Australia not only jurisdiction to struggle with bigger trucks


The US trucking industry shares Australia’s pain in trying to secure greater access for higher productivity vehicles

February 9, 2012

With the use of higher productivity vehicles in Australia a highly charged affair, news has emerged the US trucking industry is also struggling to win support for the combinations.

According to online news reports, the United States House of Representatives has removed provisions allowing heavier trucks to access state and federal highways from the American Energy and Infrastructure Jobs Act of 2012.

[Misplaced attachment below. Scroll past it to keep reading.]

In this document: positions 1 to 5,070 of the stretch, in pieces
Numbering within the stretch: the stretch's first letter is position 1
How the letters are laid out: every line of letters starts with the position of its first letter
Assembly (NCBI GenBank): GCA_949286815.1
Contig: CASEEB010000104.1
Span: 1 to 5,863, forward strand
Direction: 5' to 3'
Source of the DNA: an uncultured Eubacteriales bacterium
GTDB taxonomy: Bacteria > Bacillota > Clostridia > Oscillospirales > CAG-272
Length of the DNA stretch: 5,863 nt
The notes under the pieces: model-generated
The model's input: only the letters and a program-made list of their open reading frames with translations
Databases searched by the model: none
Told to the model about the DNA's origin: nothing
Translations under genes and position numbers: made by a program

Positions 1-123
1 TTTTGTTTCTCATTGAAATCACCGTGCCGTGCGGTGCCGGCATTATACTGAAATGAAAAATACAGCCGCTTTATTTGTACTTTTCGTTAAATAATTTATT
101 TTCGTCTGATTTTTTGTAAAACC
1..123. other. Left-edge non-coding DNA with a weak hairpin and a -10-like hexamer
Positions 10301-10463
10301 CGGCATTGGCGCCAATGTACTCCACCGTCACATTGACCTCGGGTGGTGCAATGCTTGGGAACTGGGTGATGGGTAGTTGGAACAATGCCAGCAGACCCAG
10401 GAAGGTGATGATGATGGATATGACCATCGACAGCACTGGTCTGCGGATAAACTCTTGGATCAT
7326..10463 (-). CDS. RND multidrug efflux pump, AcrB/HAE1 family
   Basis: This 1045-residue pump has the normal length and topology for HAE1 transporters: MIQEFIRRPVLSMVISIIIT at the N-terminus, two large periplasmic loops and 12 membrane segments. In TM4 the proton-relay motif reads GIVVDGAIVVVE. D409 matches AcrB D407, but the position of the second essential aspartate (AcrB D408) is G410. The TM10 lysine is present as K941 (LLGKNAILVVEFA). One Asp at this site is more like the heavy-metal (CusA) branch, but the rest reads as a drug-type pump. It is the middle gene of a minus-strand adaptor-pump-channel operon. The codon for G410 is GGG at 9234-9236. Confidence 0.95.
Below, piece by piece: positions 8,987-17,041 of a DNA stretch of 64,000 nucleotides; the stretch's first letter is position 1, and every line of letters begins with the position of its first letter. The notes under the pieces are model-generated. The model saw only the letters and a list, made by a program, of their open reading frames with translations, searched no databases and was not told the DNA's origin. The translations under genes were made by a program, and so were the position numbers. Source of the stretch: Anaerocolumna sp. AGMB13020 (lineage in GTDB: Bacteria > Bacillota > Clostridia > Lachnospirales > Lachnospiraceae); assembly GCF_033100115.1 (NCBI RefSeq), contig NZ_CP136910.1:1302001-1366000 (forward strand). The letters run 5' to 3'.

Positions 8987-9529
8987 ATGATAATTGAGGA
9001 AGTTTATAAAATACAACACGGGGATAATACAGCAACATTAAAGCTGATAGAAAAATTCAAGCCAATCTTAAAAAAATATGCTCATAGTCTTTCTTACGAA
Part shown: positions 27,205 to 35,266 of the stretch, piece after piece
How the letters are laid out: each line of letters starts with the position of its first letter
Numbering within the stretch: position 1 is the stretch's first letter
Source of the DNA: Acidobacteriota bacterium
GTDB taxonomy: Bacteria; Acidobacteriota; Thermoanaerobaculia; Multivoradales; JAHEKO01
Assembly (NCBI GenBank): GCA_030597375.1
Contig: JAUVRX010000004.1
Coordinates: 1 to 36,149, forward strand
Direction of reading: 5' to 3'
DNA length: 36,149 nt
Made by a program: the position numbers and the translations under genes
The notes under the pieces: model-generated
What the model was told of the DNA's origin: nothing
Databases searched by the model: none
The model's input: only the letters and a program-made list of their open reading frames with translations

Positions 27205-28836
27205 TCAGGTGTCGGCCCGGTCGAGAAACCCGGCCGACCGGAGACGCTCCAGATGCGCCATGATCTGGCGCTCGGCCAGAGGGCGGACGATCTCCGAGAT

The Surface Transportation Bill, understood to be worth US$260 billion over five years, originally allowed state governments to permit combinations weighing up to 97,000 pounds (44 tonnes) on six axles to operate on interstate highways.

Also removed from the Bill was a requirement that multiple trailer combinations, those with three or more trailers, be granted additional operating routes.

A spokesman for the American Trucking Associations, Sean McNally, called the removal of the provisions "disappointing".

"There have already been dozens and dozens of studies that show increasing truck productivity reduces truck miles travelled, which not only reduces accident risk, congestion and emissions, but also will ultimately save money in reduced highway maintenance costs," McNally says.




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